We point out that the inclusion of gratuities in some form as part of vacation pay would necessitate that tips/payments made by passengers be attributed to the shipowner

 44

See 663 F. Supp. at 1242

 45

On interlocutory review we could simply determine that the trial court's failure to rule would constitute an implied holding to the contrary. But since our role is to review, not initially decide, we think it best that this function be left to the District Court on remand. 28 U.S.C. § 2106. Perhaps of some significance will be Article 140 of the Labor Code which defines wages as:

the renumeration which must be paid by the employer to the workman by virtue of the labor relationship, which includes not only what is paid in cash and in kind, but also the ex gratia payments, benefits, bonuses, premiums, commissions, share in the profits and any other income or benefits that the workman receives on account of his work and as a consequence of same.

Only by incorporating overtime pay into the "other income or benefits" catchall provision of Article 140 could those additional payments be deemed wages. Yet the amount of an overtime payment is a percentage of the base wage, and thus overtime could hardly be part of the class of payments constituting the base wage.

 46

Francisco Moreno de Leon v. Texaco Panama, Inc. (Pan. S. Ct. Aug. 28, 1984); Leonardo McDermott v. Esso Tankers, Inc. (Pan. S. Ct. Dec. 5, 1984)

 47

Felix Javier Herrara v. Texaco Panama Inc., (First Labor Court, Mar. 17, 1988)

 48

663 F. Supp. at 1236-40. The Special Master specifically stated:

The norm contained in (article 1064, section 7) of the Labor Code to the effect that "the standing of Cabinet Decree No. 221 is maintained is simply declarative and limits itself to recognizing that said Decree exists and has juridical effects....

... [It] can never mean, nor have the effect of incorporating that Decree into the text of the Labor Code. In order ... [to do so] it would have been necessary for the Code to have said: "Cabinet Decree No. 221 of 1971 is hereby incorporated into the Code, or something to that effect."

Id. at 1239.

 49

Specifically:

It is not far-fetched to assume that the Supreme Court of Justice, in a future decision, will recognize such a flagrant judicial error....

Id. at 1238. He later states such incorporation is "absolutely incorrect and violative of what is said in Article 1064." Id. at 1239.

 50

Id. at 1237-38. Vinuela, supra, also maintained this distinction in holding that non-Panamanian seamen are not entitled to thirteenth month pay while employed on Panamanian ships engaged in international service. 647 F. Supp. at 1146, 1987 A.M.C. at 556

 51

Agreement C provides:

 3

All expenses joining and leaving the vessel including air fares will be paid by the Employee. The EMPLOYER will deduct U.S. $_____ per month toward the cost of repatriation

The monthly deduction was either $25 or $50, although in two instances no amount was filled in.

 52

Agreements A and B state in clauses 5 and 4 respectively:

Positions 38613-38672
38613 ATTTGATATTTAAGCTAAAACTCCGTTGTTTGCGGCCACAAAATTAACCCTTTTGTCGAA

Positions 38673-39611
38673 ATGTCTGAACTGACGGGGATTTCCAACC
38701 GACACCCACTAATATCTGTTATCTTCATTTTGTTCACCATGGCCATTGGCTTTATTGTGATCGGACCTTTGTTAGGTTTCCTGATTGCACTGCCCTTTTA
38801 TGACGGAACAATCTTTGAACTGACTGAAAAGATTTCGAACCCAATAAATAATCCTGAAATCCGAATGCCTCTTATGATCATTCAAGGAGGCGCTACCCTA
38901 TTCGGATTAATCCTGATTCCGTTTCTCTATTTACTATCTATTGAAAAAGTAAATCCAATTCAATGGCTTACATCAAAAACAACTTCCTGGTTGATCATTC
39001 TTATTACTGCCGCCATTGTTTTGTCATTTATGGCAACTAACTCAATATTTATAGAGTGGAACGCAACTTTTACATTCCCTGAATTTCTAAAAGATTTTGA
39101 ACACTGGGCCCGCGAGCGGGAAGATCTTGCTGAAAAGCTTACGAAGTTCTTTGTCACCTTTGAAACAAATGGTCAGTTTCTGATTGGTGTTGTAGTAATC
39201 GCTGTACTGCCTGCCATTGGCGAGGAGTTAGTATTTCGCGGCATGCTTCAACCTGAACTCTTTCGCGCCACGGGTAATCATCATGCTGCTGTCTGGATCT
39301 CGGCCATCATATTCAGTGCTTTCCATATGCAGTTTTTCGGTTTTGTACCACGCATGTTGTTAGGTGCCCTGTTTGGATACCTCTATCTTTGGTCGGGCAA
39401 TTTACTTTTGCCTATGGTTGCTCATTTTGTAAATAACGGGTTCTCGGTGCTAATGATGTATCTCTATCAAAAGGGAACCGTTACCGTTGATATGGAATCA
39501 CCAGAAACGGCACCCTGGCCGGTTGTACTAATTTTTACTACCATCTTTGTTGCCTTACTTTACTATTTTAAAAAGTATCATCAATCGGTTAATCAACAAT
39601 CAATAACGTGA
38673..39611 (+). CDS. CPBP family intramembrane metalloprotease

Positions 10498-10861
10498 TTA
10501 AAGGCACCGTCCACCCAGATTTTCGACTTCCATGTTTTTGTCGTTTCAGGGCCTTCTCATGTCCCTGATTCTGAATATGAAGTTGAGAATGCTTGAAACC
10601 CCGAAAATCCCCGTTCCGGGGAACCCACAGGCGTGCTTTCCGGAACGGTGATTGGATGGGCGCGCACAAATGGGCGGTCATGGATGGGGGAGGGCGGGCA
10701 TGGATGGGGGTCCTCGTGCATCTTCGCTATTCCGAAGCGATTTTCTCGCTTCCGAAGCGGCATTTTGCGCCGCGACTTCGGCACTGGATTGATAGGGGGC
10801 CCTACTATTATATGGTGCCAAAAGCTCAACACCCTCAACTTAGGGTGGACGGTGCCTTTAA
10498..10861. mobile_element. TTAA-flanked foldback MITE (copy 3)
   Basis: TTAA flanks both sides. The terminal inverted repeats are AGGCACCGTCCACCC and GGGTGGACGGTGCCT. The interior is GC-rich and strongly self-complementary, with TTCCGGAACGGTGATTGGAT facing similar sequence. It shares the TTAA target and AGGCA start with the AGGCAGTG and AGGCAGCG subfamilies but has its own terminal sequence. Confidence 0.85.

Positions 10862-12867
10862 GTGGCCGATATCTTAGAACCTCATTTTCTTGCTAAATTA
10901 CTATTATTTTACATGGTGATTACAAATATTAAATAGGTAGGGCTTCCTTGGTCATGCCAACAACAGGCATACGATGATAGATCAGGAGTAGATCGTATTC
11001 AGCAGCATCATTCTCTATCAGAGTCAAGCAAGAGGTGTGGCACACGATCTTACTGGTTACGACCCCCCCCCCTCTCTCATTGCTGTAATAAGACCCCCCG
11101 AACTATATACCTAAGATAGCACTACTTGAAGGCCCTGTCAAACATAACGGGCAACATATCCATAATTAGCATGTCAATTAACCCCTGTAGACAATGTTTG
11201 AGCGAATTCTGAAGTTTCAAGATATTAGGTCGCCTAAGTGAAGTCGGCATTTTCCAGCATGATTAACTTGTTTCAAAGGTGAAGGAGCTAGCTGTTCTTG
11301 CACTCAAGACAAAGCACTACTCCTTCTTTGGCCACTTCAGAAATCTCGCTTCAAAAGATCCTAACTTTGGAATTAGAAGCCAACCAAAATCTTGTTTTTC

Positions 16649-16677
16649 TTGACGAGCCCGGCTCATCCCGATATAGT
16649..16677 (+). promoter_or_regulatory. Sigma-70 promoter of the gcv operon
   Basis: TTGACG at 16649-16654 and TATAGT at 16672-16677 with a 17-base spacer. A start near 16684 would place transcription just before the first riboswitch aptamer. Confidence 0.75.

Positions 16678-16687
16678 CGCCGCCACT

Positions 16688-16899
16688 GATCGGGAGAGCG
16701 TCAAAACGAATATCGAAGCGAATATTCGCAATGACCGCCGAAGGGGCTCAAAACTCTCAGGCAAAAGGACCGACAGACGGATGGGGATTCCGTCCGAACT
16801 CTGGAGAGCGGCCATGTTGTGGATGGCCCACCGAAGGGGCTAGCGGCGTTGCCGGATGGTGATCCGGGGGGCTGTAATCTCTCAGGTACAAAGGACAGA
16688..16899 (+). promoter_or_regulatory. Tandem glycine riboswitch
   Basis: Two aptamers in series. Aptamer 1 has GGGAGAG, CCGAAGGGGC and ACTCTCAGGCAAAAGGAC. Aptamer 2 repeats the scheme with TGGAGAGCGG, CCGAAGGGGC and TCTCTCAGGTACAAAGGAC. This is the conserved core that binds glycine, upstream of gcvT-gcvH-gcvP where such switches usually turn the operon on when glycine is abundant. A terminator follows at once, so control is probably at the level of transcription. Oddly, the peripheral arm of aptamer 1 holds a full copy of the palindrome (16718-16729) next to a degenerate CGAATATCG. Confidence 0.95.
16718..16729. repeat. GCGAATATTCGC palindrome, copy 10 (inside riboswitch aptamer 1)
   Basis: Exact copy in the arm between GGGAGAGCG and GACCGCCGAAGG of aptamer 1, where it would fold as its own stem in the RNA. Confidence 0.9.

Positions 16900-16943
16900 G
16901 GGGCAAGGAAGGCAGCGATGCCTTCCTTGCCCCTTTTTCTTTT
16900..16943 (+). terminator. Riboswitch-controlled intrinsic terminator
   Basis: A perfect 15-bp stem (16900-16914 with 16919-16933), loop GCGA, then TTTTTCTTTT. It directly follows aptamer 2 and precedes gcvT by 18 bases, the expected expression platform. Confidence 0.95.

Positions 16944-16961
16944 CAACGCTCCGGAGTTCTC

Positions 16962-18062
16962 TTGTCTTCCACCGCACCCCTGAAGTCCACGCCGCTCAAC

On completion of the full term of this agreement, the employer will furnish the employee with repatriation expenses to his/her country of origin. (Emphasis added).

 53

Agreements A and B provided for repatriation deductions as follows:

The employer reserves the right to [i] withhold one tenth of the employee's gross monthly pay until a return air ticket to his country of origin is accumulated, as costs towards repatriation expenses, should the employee not complete the full term of this agreement, but [ii] such deduction will be refunded in full at the completion of this agreement.

(The punctuation in Agreement B differs slightly but does not alter the provision's meaning.)

 54

Article 255 provides:

[i] It is the obligation of the employer to return the workman to the place or port where he embarked before the employment relationship is terminated, regardless of the type of contract.

[ii] Notwithstanding, when the worker has been engaged in Panama, regardless of the port where he embarked,* the employer shall be obliged to return him to the place where he was engaged.

[iii] The expenses in connection with the return trip must include those related to transportation, lodging, wages and maintenance during the trip, as well as the expenses worked out for the workers' departure. [Brackets inserted for convenience of reference.]

 *

The seamen's brief, claiming a translation error, contends the Spanish term used should be translated as "was engaged" not "embarked." However, both the Defendant's Memorandum in Support of Motion for Summary Judgment and the Plaintiff's Memorandum in Opposition of Motion for Summary Judgment both attach and rely on the same English translation which uses the term embarked. That translation is: Labor Code of the Republic of Panama (Substantive Provisions) (J. Fabrega trans. 1974). We accept this translation.

From the standpoint of construction--not translation--acceptance of the seamen's proposed translation would eliminate the distinctions between subparts [i] and [ii]. As such there would be no need for a special provision for seamen engaged in Panama if all seamen are to be returned to the place of engagement.